And still the booming bass from Club House Sitter continued its relentless attack on his already frayed nerves. One thing at a time. Dog first.
"Never torn anything up, my ass," he grumbled, getting down on his hands and knees to peer under the bed. Big, brown eyes stared back. Then blinked, and a majority of his anger floated away like feathers.
It wasn't the dog's fault, really. Most likely it was as unhappy about this arrangement as he was. No. That wasn't accurate. Nothing and no one could be as unhappy about this as he was. "Dog therapy," he muttered. "Total bullshit."
The dog stuck its tongue out and for a moment, it looked like it was smiling.
"I'm glad you agree. If I hadn't promised her that I would take care of you personally for the three weeks she's in Europe, you'd be at a boarding kennel," he said, still on his hands and knees. "But I did promise because my shrink thinks you'll break my routine and make me more flexible."
The racket from next door continued as the dog flipped its back legs behind it and stretched out on its belly under the bed.
"Don't get comfortable. I don't want you in my bedroom, so come on out." He crooked his finger like he would to an employee across the office lobby. Only, unlike his employees, the dog didn't come running. It simply looked at him, panted, and tapped its tail on the floor.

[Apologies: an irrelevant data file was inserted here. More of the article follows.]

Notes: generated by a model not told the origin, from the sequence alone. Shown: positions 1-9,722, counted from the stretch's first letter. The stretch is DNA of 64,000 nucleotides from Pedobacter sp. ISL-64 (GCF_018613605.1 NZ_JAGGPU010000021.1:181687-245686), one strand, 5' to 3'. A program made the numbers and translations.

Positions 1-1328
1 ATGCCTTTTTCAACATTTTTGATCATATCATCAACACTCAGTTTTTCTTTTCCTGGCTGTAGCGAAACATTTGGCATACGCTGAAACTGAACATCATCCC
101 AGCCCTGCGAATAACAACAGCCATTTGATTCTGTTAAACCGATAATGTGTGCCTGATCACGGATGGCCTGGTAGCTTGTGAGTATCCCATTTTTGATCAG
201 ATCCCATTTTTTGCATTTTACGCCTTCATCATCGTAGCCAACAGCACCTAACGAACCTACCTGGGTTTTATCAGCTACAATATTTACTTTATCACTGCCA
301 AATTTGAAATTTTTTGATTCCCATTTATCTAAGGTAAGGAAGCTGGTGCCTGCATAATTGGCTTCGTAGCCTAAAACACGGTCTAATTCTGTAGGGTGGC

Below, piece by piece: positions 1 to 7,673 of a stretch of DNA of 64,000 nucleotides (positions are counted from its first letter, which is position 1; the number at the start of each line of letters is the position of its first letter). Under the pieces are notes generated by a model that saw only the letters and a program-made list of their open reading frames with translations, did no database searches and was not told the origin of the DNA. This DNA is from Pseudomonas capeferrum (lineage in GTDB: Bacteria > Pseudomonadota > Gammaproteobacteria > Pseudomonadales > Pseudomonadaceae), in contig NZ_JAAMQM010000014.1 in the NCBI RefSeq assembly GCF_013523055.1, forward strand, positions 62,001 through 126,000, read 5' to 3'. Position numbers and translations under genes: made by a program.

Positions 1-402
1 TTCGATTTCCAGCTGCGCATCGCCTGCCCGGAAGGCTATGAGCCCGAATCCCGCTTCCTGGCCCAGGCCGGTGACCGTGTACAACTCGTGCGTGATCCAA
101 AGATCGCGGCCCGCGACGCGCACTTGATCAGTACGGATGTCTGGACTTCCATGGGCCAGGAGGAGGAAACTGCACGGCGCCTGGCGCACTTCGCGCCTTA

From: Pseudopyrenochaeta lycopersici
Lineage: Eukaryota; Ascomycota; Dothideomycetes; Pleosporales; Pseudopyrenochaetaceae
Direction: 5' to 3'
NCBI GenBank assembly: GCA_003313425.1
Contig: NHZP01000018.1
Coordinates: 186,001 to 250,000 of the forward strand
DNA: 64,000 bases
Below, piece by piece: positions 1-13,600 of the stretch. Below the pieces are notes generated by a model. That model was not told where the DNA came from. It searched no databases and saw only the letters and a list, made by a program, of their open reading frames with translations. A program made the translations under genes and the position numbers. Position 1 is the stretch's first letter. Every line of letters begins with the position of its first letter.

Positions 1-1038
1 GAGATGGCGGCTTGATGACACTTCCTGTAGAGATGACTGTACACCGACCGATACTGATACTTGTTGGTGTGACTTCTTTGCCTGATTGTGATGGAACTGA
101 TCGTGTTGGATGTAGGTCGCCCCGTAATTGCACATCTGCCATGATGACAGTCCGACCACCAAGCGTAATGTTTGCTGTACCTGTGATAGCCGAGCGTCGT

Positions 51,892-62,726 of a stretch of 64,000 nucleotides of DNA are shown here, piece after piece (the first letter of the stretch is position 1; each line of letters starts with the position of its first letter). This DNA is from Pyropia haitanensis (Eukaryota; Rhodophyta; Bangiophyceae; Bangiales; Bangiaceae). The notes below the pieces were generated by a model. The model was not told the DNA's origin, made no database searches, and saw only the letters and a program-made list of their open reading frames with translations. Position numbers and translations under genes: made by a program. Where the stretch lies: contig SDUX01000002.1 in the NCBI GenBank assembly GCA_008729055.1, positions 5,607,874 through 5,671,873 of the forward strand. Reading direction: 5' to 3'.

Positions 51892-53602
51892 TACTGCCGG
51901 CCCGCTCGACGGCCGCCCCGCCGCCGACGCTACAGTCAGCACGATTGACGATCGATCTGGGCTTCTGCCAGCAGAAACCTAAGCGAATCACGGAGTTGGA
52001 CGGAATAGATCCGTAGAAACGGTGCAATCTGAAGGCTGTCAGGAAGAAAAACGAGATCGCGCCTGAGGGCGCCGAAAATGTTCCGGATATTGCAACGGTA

"Now, listen, dog. Let's get this straight. This is my house. You will do as I command. Now, out!" It blinked its huge eyes while the rest of its hairy body remained motionless, except its tail, which kept wagging.
Boom, boom, boom-boom-boom, the bass pounded.
Shit. This was a fucking nightmare. "I said, out!"
Rolling to its side, it gave the appearance of being completely at ease and unaffected.
He reached, but couldn't touch the animal because it had positioned itself directly under the center of the low king-sized bed.
A frustrated growl rumbled in Michael's chest, then morphed into a defeated groan. He'd been bested by a ten-pound animal with pink nail polish and a bow in its hair. "I can't believe I'm paying Dr. Whittelsey to torture me like this."